Granted, it wasn’t all that far-fetched: “How many situations of uncertainty and suffering are sown by this growing animosity between peoples, between us!” Francis told a St. Peter’s Basilica filled with cardinals and bishops from the four corners of the world. “Yes, between us, within our communities, our priests, our meetings.”
Yet animosity among bishops – or the laity, for that matter – did not begin this week, nor three years ago.
Some have been holding a grudge for decades and often seem a little too eager to let it all hang out.
Never mind that the fighting – which goes beyond passionate dialogue in the public sphere, giving way to name calling and public shaming – has an extremely negative impact in many Eastern European nations, where Catholic bishops are struggling with reviving a Church that was for too long oppressed by Communism.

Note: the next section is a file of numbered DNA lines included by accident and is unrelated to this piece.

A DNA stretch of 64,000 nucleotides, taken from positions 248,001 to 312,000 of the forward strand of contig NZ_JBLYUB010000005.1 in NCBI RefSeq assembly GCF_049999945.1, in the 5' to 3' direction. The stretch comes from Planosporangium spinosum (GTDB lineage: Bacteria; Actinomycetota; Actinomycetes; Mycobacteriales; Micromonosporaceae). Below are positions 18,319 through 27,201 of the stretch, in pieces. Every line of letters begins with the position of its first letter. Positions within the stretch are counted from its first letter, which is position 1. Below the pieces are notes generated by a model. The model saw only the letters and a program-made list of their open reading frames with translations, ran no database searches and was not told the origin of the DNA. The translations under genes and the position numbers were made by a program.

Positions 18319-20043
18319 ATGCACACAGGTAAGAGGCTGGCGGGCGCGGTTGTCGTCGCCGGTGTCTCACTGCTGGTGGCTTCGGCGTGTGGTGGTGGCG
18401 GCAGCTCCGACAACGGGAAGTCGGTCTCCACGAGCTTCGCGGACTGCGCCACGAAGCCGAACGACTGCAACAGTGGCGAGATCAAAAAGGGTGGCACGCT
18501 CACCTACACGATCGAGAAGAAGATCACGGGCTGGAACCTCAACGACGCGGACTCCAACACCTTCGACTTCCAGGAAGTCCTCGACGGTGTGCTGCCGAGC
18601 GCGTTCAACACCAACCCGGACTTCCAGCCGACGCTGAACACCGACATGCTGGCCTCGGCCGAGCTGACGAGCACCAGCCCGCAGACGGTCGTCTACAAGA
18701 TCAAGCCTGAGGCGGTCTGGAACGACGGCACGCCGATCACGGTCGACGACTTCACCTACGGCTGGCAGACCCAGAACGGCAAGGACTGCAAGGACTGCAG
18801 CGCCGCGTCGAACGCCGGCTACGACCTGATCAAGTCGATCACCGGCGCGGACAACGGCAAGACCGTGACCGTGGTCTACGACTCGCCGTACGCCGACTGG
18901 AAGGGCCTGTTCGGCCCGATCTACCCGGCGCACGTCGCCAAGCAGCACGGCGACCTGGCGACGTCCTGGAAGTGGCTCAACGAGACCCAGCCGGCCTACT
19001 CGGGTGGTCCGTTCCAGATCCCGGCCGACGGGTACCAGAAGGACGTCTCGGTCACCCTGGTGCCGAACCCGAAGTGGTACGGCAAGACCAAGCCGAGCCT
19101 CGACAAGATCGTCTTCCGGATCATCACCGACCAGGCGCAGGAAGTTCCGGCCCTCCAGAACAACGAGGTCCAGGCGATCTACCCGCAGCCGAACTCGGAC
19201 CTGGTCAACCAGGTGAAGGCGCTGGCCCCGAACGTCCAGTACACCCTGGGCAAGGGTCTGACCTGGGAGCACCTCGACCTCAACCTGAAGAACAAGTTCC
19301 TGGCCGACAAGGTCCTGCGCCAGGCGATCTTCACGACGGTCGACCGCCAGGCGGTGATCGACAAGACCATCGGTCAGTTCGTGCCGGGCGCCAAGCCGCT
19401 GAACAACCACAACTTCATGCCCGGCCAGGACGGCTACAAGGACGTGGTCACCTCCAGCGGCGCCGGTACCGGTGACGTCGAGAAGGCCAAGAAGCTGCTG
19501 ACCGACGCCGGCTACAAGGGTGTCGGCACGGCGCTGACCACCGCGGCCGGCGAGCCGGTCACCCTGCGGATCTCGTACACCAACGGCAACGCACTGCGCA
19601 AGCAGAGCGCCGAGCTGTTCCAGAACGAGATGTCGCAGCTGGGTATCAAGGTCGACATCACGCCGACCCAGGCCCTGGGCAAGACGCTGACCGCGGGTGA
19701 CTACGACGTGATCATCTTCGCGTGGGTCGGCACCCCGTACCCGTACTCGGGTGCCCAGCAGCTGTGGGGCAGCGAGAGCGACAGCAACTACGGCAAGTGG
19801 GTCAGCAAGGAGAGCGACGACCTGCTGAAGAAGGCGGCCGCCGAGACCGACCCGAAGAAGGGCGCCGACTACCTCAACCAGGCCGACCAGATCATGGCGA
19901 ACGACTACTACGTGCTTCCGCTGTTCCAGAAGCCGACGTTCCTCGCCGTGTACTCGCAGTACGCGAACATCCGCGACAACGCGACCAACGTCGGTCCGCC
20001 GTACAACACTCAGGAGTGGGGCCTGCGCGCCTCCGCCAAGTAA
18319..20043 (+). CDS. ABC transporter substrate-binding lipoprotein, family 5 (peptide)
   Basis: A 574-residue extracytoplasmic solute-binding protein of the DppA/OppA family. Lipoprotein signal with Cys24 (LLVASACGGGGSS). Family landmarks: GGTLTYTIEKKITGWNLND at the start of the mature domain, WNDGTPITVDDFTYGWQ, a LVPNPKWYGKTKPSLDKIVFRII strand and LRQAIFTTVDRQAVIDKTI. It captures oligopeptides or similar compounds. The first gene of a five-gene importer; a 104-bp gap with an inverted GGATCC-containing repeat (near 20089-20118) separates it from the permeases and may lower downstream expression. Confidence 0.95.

For bishops, priests and laity in such contexts, it’s often difficult to make a persuasive case for unity when members of the Church to which they belong often seem bent on being at one another’s throats.
The “it wasn’t me” issues
Of course, there are also things Francis — exactly like his predecessors — speaks about, and absolutely no one seems to feel it’s directed at them.
“It makes no difference where arms come from; they circulate with brazen and virtually absolute freedom in many parts of the world,” the pontiff told the United Nations World Food Program this June. “As a result, wars are fed, not persons.”
The countries that signed the Paris agreement on climate change seemed all too happy to quote Francis’s encyclical Laudato Si’, yet based on the international silence over arms trade, one would think weapons materialize in conflict zones out of thin air.
This could be an American issue since according to a 2015 study from Mexico’s governmental research service, an estimated 2,000 weapons are trafficked from the United States into its southern neighbor each day.
That means the United States imports 83 illegal weapons into Mexico each hour, 365 days a year.